SOLVA. REGATTA.—We would remind our readers of the regatta to be held at Solva on Tuesday next. The harbour is an ideal one for row- ing and aquatic sports. Spectators are given an uninterrupted view of the various events from the surrounding heights, and this year's entries being unusually numerous, visitors may rely upon an .enjoyable day—weather permitting.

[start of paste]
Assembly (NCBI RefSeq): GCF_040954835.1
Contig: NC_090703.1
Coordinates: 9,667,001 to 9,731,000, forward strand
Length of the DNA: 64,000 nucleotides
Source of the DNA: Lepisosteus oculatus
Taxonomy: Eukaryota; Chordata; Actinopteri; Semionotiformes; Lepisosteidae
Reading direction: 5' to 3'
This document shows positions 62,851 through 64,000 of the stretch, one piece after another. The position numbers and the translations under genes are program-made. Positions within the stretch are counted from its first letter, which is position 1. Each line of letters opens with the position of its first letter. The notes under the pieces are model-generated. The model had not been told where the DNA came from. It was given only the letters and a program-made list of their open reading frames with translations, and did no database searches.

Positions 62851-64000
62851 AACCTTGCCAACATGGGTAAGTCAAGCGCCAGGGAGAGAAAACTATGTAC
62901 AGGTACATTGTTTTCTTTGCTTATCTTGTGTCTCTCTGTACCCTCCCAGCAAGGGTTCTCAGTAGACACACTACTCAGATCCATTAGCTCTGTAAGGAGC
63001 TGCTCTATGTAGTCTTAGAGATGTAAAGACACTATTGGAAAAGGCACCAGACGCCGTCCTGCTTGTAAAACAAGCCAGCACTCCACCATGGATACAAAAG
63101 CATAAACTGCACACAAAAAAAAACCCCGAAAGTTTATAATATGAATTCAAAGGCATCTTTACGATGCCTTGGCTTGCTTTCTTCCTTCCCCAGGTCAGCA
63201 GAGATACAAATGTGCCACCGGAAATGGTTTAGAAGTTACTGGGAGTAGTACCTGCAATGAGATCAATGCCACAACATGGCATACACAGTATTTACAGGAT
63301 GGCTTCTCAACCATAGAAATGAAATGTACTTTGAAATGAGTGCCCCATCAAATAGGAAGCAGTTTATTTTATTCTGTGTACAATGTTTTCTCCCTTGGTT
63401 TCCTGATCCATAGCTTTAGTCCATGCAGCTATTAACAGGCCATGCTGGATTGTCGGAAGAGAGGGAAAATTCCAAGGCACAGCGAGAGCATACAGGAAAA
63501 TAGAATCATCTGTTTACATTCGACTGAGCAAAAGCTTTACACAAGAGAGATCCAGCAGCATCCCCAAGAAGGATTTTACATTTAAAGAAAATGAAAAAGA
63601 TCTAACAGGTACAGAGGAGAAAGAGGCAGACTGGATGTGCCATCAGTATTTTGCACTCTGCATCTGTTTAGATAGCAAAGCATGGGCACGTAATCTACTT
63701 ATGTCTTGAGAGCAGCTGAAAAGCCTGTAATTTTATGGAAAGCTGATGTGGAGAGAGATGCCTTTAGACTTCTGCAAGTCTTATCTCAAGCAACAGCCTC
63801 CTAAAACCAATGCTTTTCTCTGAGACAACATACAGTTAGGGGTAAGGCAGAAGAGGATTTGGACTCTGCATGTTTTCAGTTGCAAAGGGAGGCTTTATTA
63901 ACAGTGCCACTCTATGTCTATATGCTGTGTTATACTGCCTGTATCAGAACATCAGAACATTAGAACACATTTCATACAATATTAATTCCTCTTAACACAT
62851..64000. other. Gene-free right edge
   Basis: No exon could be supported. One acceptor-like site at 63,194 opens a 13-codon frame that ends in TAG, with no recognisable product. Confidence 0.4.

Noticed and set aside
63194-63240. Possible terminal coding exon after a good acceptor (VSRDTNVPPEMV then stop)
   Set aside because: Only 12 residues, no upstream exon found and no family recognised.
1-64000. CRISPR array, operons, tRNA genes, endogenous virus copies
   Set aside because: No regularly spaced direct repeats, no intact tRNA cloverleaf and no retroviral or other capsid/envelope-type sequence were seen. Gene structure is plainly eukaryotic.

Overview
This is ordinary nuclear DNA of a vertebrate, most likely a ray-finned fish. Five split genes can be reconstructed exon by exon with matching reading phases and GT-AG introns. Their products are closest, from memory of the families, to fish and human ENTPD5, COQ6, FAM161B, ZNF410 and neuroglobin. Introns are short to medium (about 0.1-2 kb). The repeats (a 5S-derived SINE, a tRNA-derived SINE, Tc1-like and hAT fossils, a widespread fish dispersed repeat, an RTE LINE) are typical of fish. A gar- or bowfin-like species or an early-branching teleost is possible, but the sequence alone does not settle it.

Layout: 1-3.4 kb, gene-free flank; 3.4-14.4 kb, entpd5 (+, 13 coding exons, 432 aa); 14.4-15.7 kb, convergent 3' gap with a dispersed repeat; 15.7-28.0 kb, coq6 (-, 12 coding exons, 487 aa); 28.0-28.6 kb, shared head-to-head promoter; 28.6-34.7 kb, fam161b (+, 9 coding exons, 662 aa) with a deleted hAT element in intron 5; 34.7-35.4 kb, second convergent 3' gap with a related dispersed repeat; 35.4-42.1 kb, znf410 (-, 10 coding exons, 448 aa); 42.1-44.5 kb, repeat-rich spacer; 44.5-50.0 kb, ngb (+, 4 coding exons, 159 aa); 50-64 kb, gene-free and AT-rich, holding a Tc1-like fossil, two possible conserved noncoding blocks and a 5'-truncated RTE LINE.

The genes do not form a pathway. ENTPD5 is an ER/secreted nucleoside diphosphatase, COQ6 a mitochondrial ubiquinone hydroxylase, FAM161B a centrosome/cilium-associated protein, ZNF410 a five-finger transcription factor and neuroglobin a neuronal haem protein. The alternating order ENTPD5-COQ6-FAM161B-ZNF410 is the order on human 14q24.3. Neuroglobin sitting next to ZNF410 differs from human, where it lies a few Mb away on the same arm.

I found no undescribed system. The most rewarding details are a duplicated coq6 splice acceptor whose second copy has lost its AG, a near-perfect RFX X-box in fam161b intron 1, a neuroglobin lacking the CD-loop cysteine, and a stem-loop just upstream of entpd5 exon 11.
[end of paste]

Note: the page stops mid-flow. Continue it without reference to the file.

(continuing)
u SØUVBHJtft e -OF- Jfishguari) ani) Is ti 3 tt tie of a Book of Views just issued by the Publisher of the "Echo," giving an excellent collection of —Sixteen "Permanent Photographs of- Fishguard and Goodwick With descriptive letterpress. The price is la each (per post 1/2), and may be had at the "ECHO" NEWS AGENCIES, High-street & West-street, Fishguard. A similar publication has also been issued by Mr D. L. Llewellyn, cheuiist, Goodwick, from whom copies may be obtained at the above price.